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I've got some deer tenderloins from a buck I shot up in Alabama. I plan to wrap it in thick slices of applewood bacon and grill it tomorrow. They've been butterflied and I'm marinating some of it with a mixture of Worcestershire sauce, brown sugar (conservatively), Jack Daniel's (HELL YEAH), oil, and a small amount of milk (to ease some of the gamey flavor). I made the marinade so that it is not too sweet.

I've got a nice rectangular weber grill. I like it because it is portable and it cooks evenly. I want a medium heat because there is barely any fat on the meat. I'll use enough charcoal to fill a third of the grills capacity (otherwise I'll have to wait forever for the coals to cool down). I plan to cook the steaks slowly until it's between medium to medium rare.



If anyone has a suggestion to make that I can do tomorrow, please speak up. I'll let you all know how it turned out.
 

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Deer jerky

That sounded so good, was wondering what kind of marinade you use for deer jerky?
 

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Well ... how did it turn out?:D

I'm a garlic pepper person myself.:D:D Just a little garlic pepper and grill/fry on low. <yummy>
 

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It's almost midnight and you made me hungry. You should be ashamed of yourself. Personally though you can marinate it overnight in a bottle of italian dressing, then place place it on aluminum foil and add onion, peppers,mushrooms and the list goes on and on. Also you can take a deer roast, and place it in the crock pot and and a jar of Italian onions and peppers and let it cook about 8-10 hours, falls apart real well for sandwiches. Or you can, never mind I'm going for the fridge;)
 

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Cup of red table wine, teaspoon of papain meat tenderizer, 1/2 cup health food store tamari (natural soy sauce, no substitutes!) 4 tablespoons blackstrap molasses, 4 tablespoons honey, 2 heaping teaspoons fresh crushed garlic, 1 teaspoon coarse cracked pepper, 1/2 teaspoon fine ground cayenne, 1 tablespoon fine ground fresh ginger.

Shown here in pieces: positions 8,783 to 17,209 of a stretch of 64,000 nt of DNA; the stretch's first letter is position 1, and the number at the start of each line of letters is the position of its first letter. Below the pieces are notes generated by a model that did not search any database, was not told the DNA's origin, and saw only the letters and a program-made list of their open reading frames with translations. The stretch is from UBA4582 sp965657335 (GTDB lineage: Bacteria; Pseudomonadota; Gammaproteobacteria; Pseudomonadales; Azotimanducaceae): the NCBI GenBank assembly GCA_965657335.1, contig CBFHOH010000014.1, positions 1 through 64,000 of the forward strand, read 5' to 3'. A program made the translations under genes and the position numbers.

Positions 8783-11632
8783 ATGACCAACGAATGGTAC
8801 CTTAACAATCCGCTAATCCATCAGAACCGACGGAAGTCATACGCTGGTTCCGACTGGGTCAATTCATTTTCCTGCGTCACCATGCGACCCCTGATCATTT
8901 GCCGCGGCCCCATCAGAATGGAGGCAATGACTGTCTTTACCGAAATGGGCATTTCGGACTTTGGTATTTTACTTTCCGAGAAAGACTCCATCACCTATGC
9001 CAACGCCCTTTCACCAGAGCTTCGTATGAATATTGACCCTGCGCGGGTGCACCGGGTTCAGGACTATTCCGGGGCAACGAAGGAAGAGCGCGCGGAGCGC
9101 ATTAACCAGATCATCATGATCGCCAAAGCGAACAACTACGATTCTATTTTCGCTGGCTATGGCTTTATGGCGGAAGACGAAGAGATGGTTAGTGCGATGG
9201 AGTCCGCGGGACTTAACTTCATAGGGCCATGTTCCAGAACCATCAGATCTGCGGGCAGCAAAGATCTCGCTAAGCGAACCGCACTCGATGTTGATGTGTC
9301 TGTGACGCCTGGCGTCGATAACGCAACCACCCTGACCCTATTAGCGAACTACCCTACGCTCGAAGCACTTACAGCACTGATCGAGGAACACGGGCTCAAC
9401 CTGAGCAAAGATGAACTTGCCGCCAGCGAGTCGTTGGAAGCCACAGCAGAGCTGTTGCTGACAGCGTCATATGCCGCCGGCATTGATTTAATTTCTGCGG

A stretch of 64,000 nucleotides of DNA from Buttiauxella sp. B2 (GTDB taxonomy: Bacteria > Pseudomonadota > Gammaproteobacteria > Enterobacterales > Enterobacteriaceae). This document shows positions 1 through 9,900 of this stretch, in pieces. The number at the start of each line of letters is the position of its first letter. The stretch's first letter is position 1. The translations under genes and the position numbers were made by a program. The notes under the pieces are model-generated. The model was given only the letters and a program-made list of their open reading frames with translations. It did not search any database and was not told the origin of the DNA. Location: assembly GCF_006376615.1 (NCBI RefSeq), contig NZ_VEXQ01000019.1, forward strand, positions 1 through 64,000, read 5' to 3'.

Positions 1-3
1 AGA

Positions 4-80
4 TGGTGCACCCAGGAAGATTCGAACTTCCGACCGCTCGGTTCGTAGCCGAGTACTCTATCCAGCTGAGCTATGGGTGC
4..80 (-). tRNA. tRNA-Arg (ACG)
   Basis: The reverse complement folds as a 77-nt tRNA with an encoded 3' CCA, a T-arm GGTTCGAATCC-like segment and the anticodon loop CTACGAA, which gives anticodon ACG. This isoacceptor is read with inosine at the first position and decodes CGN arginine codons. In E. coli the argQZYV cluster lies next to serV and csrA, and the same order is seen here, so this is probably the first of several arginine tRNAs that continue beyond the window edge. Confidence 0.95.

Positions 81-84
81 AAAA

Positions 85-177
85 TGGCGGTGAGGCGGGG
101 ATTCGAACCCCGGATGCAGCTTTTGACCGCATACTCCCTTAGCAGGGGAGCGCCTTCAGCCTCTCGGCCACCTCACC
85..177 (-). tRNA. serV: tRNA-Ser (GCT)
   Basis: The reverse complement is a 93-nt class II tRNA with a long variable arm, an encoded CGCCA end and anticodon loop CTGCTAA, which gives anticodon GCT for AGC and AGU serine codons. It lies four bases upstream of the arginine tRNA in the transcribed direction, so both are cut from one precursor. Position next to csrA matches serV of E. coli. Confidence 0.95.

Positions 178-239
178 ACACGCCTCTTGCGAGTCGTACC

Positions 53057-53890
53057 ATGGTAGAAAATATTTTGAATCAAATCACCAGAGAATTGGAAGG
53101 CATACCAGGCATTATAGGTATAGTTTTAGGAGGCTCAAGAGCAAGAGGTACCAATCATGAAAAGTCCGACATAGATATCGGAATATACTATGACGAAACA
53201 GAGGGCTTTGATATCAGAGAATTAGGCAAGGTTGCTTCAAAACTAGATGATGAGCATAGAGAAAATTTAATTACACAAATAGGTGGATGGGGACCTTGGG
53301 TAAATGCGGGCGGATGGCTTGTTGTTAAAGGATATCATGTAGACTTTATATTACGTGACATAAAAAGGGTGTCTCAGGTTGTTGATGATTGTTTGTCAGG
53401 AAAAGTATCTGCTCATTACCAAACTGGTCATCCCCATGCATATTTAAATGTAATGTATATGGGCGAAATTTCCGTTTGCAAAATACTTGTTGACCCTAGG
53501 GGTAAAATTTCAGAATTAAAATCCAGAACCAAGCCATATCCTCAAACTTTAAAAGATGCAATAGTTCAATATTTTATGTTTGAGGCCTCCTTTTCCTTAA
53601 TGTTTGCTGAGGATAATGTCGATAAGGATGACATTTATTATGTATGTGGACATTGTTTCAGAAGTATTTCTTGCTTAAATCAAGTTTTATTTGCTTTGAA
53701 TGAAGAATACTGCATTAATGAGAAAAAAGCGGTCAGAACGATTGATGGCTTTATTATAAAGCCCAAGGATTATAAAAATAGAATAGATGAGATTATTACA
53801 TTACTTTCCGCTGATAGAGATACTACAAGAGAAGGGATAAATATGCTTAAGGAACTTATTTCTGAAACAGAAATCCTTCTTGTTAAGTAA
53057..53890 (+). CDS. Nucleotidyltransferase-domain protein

mix everything, pour over meat in large glass bowl or casserole dish, don't marinate in a metal container. 4 hours only, with the papain.. in the refrigerator. Then drain and grill immediately, low heat, let it smoke just a little.
 

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Have you ever eat'en chicken fingers? Well we make venison fingers. Take the tenderloin and slice thin. Not so thin that you can read through it though.

Make a light batter of flour, egg, s&p, cayenne, what ever. add some garlic and onion powder also If ya wish.

Roll the strips around in the batter and deepfry.
 

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Floridain, I recommend you put a few of those butterfies on dry ice and FedEx them up to me for a professional review. I'll waive the charge this time. :)
 

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I've never grilled deer meat, makes it too dry, I take the butterflys and season with Lemon Pepper and Lowery's seasoning salts and fry in butter.. sometimes I do bread them and chicken fry them...as to dealing with gamey buck taste...shoot does..works for me!.. when I do shoot a buck I try for a white tail or a young Muley like a 2 point ( 4 point to you easterners) once a buck reach's about 3 years old ( during hunting season in MT they are already in rut) they do get kind of stinky..I make sausage out of them, lots of spices and and it's good to go...

I may have to try this grilling thang! anything with a good Bourbon on it is gonna be good!!...I prefer Jim Beam myself!